Are you a parent of young children? If so, you may not be thinking about planning for college when you might be dealing with diapers, baseball practice and packing school lunches each day. But, it’s important not to wait too long before putting money aside for your child’s future education. With the cost of college rising each year, it’s hard to imagine what the tuition sticker price will be when your young children are finally old enough for college. So, now is the time to start looking into the option of a 529 savings plan.
529 plans are a type of investment plan which offer incentives to encourage parents to set aside money by offering tax benefits, such as tax-free earnings and withdrawals for qualified educational expenses.
Depending on where you live, choosing your state’s 529 plan may offer additional tax benefits, but you can also expand your search to look at other state’s offerings. You should shop around for a plan offering the best investment options and lowest fees so you can maximize your money.
You can think of a 529 account like a Roth IRA account, but a 529 is for education purposes instead of retirement. You can save money by not paying taxes on your earnings and when you withdraw it for qualified education expenses like tuition and textbooks.
In addition, parents and guardians have the potential of earning more compared to sticking their money in a savings account. While growth isn’t guaranteed, many 529 plans typically have a higher than average rate of return than what you’d find with deposit accounts.
Another type of 529 plan is the prepaid tuition plan. The difference between this and the 529 college savings plan is that it allows account holders to purchase credits or “units” at participating educational institutions that can be applied in the future toward tuition and fees for their child. While you can prepay for tuition, these plans don’t typically cover future room-and-board costs, which is an expense covered by a 529 plan.
The main benefit of a prepaid tuition plan is that you have the potential to save on tuition, since you’re paying today’s price for future tuition. However, if your child doesn’t attend a specific school (typically public and in-state participating colleges), you may lose part or all of your money. Even if you’re able to transfer some or all of your funds to another participating institution, the value may go down.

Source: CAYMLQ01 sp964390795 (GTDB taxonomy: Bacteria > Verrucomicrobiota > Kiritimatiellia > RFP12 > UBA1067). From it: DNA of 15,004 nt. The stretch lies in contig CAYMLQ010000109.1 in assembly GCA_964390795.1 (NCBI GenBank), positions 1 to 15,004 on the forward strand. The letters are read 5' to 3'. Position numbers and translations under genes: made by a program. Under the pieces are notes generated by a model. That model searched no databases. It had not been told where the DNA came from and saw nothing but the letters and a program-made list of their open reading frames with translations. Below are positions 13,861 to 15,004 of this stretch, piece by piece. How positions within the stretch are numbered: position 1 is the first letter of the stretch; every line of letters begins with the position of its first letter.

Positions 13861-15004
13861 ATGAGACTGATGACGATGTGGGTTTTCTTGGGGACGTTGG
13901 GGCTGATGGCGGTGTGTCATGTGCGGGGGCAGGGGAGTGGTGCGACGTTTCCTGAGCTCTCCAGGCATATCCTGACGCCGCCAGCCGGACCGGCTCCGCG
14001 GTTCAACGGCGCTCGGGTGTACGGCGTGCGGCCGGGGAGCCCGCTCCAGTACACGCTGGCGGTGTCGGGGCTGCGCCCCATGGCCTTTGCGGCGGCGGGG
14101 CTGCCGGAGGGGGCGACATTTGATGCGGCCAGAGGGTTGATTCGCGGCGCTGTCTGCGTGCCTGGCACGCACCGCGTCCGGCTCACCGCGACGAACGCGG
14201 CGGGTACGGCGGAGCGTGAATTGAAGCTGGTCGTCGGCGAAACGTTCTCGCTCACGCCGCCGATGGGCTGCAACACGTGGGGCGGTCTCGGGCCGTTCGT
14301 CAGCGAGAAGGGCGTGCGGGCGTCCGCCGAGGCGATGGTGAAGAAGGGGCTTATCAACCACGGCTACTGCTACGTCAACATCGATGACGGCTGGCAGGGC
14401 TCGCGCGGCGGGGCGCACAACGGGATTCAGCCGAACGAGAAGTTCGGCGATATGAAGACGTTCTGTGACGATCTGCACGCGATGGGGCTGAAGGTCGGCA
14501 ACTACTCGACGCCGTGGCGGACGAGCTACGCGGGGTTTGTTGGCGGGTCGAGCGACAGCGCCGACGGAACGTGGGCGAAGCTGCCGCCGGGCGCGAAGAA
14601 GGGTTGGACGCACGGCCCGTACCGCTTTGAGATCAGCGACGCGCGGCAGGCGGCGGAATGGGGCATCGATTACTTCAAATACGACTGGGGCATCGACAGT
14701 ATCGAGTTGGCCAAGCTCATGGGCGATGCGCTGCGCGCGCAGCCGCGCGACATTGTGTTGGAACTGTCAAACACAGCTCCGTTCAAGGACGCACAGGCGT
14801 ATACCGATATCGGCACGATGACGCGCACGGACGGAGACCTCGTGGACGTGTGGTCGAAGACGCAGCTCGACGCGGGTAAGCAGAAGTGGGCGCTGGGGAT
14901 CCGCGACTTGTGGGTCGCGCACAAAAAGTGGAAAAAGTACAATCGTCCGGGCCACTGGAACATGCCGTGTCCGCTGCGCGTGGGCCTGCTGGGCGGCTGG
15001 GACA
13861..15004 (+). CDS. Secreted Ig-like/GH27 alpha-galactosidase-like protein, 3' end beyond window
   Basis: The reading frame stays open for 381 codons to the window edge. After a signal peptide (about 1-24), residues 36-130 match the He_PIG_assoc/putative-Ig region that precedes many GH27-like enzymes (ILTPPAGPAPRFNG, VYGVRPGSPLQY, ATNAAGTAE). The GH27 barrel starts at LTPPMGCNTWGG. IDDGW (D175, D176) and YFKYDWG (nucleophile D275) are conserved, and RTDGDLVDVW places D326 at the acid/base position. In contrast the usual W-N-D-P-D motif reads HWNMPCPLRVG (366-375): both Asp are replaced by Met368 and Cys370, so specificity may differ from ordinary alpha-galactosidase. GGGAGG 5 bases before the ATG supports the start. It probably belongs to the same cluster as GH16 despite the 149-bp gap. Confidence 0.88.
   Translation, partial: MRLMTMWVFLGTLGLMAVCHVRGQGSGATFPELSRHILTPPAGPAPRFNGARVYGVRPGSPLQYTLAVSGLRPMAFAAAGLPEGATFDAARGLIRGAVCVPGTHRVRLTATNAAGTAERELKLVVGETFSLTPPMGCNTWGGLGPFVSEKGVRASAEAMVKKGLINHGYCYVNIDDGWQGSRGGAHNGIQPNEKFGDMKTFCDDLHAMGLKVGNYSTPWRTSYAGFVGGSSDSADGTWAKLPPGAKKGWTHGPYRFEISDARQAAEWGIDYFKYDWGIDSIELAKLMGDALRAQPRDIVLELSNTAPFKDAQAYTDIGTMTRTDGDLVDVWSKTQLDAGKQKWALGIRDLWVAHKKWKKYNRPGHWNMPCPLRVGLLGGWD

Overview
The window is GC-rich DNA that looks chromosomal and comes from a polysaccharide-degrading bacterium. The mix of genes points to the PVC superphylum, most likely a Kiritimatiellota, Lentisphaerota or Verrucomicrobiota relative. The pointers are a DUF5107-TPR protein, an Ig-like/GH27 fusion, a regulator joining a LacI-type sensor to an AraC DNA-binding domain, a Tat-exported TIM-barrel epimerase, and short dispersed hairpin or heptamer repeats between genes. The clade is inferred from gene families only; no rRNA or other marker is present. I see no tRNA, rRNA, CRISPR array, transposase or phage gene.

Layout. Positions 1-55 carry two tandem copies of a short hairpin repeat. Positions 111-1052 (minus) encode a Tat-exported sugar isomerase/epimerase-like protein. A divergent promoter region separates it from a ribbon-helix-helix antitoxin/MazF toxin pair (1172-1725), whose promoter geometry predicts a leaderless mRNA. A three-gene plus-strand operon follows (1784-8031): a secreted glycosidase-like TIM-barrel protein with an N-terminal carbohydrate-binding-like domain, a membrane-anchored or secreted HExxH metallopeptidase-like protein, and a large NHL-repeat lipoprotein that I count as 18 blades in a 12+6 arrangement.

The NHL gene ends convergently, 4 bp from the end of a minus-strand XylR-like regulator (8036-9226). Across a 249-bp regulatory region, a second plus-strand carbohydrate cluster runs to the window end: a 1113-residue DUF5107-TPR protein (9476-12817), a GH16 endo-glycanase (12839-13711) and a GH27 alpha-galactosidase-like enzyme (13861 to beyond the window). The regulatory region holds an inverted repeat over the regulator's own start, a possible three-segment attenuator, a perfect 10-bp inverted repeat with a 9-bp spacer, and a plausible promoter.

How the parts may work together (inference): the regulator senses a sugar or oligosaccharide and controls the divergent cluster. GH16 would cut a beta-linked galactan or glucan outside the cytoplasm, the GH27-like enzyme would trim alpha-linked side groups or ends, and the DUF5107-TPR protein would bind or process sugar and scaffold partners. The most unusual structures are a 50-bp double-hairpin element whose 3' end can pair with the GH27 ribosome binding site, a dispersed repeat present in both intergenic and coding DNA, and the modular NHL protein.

When it comes to selecting a 529 plan, you should look into whether your state offers any tax advantages. Before opting for your state plan, check to see if there’s any special tax incentives and whether the advantages outweigh any drawbacks, like high fees or poor fund performance.
If your child doesn’t end up going to college or you don’t end up needing all your 529 savings to cover their education expenses, you have a few options. First, you can transfer whatever is left in the 529 plan to another child, eligible dependent or use it yourself for qualified educational needs. To do so, simply change the beneficiary on the account — your 529 plan provider will have instructions on how to. Otherwise, you can withdraw the cash, though you’ll pay a 10% penalty, plus any income taxes you may incur. You can also roll it over to a family member’s ABLE account without incurring any penalties. These tax-advantaged accounts are for people who were disabled and received Social Security insurance benefits before turning 26.
A 529 plan is a great idea for parents who place importance on a college education and want to save money when making financial contributions. The benefits seem like a no brainer! So, even if you think your children are many years away from college, it’s never too late to start thinking about how you are going to pay for it. If you have any questions about setting up a 529 plan, please reach out to us at firstname.lastname@example.org or schedule a 30-minute complimentary intro-call here -we are here to help!